Think of yourself as an engine that is constantly delivering goods and services to your work, spouse, children, and friends. You need excellent-quality fuel to stay in tip-top shape and keep performing at this level. That fuel is self-love.
Because it’s easy to misconstrue the concept of self-love as narcissism or selfishness, I want to point out that there are two kinds of self-love.
- Loving yourself in a self-centric way: You’re motivated to do things for yourself as an escape so you can feel nourished, healthy, happy, acknowledged, fulfilled, and successful outside of your normal roles. Often you desire pampering because of how hard you’ve been working; you feel your life is so difficult and you deserve to be spoiled once in a while because of all the burdens you bear.
- Loving yourself in a purpose-centric way: You’re motivated to do things for yourself so you can feel nourished, healthy, happy, acknowledged, fulfilled, and successful, so you can recharge your battery, get back out there, and bring your best self to the purpose you’re working toward.
Most people naturally fall into the first scenario of self-centric self-love. I was no exception. As the president of a media company, I lived to be pampered. Because I was so sick of the toxic situation at our office, I took full advantage of the fact that we curated guides to dining, beauty, and fashion in cities across the country where we held our Girls Night Out events. I remember thinking, At least I’m getting this free spa treatment. At least I’m getting to eat in nice restaurants. At least I can take advantage of company perks. I thought I was taking care of myself, but all I was really doing was masking the misery and unhappiness I felt about my career.
Sometimes we go shopping or get a manicure to pep ourselves up, but it’s just a temporary high. Maybe you forget about your unhappiness for a few hours, but eventually it shows up again. The problem with the self-centric self-love is that it treats the symptom and not the disease. You go on vacation or get cocktails to alleviate the depletion and stress, but the impact stops there.
When you love your purpose-centric self, you have clarity around the greater work you’re trying to achieve, so self-loving, whenever you set time aside for it, has a greater purpose and meaning.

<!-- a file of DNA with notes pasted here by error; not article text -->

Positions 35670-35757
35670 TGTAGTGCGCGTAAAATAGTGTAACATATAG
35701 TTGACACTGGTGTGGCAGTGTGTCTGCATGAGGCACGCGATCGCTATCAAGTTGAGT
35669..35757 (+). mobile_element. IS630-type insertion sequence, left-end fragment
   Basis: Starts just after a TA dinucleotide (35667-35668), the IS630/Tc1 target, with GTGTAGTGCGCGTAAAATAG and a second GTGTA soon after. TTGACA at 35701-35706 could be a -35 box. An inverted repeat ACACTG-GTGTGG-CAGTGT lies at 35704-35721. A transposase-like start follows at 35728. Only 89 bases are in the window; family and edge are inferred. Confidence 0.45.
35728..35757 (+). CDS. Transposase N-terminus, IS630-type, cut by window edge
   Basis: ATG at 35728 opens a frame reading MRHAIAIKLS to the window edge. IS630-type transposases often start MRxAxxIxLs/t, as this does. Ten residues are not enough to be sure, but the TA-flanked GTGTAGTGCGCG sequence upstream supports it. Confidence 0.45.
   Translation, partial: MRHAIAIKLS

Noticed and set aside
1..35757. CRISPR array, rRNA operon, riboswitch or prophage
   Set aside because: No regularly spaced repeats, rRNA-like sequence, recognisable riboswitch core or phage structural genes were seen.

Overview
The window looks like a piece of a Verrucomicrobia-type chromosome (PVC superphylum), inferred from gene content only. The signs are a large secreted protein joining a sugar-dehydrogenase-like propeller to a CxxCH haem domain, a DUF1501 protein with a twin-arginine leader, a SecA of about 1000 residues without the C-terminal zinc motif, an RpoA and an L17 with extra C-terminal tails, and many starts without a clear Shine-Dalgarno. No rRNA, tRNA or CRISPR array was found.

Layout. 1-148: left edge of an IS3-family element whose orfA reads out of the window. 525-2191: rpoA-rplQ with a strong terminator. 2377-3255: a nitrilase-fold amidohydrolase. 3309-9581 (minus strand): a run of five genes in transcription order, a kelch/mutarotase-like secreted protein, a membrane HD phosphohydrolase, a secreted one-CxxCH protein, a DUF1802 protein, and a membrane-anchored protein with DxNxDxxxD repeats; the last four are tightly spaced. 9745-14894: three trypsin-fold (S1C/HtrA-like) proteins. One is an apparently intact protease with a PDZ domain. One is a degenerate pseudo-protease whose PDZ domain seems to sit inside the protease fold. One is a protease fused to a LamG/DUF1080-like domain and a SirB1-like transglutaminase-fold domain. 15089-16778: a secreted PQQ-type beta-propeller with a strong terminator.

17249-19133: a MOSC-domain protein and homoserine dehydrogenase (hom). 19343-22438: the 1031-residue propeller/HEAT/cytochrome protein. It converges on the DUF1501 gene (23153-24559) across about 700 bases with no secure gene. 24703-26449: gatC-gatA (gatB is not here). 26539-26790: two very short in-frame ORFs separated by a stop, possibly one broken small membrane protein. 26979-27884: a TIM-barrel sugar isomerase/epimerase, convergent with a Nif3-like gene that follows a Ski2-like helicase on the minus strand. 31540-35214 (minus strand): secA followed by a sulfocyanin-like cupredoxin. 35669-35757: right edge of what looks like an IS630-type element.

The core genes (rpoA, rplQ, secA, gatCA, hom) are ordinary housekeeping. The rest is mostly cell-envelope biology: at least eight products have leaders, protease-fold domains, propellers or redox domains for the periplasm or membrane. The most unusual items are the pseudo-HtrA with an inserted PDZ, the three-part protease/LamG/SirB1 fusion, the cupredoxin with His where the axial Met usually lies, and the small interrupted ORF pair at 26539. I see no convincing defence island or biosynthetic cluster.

Self-loving is being as good as you can to your mind, body, and heart. In my new job, I might have a bad day or an exhausting week, but if I plan a weekend spa trip, enjoy a date night with my husband, or take an afternoon off to read a good book, I know exactly why I’m doing it—to refresh my soul and refuel for the next stage of purpose. The positive impact I have the potential to make is so massive and important that I need to bring my most healthy and replenished self to it so I can do my best work. Purpose-centric self-love is like the breaks between school semesters. Any downtime I take is a quick burst of relaxation and rejuvenation because I know that’s what my vessel needs, and I can’t wait to jump back into the ring again at full throttle. Pausing for self-love is the calm before the storm, recharging before you’re let loose again.
The best way to incorporate self-love into your life is to make it a regular routine or habit. Personalize a strategic plan for self-love that will address your specific needs for your heart, mind, and body.
You’re going to have different self-love needs for different phases of your life and should design self-love plans for specific elevation periods. For example, if you’re going through a major life event like pregnancy, moving, taking care of young children, transitioning careers, or going through a major breakup, you need to go easy on yourself and your expectations. It’s important for you to eat well, rest to keep your strength up, and find moments for yourself. Self-love can be physical or mental breathers such as getting up for a walk and clearing your head, catching up with a friend, indulging in something pampering like a massage or acupuncture, and taking a vacation with loved ones. Sometimes it can be as simple as making imperfection your goal for the day or celebrating small things as victories.
The climb to the top, where you reach your limitless potential, is long, hard, and riddled with obstacles. Life is not a sprint but rather a game of endurance, which is why taking care of your own needs is so important. You can’t finish the race if your vessel is no longer functional. When you think about it, self-love is simply valuing yourself equal to your potential—what you already intrinsically are and were created to be. God knows how much you’re worth. Do you? When we practice self-love we are saying, I am worth it because I have so much important work to do in order to fulfill my purpose. Leaders are those who can strike the proper balance between service to others and service to oneself.
This article has been adapted from “This Is How We Rise.”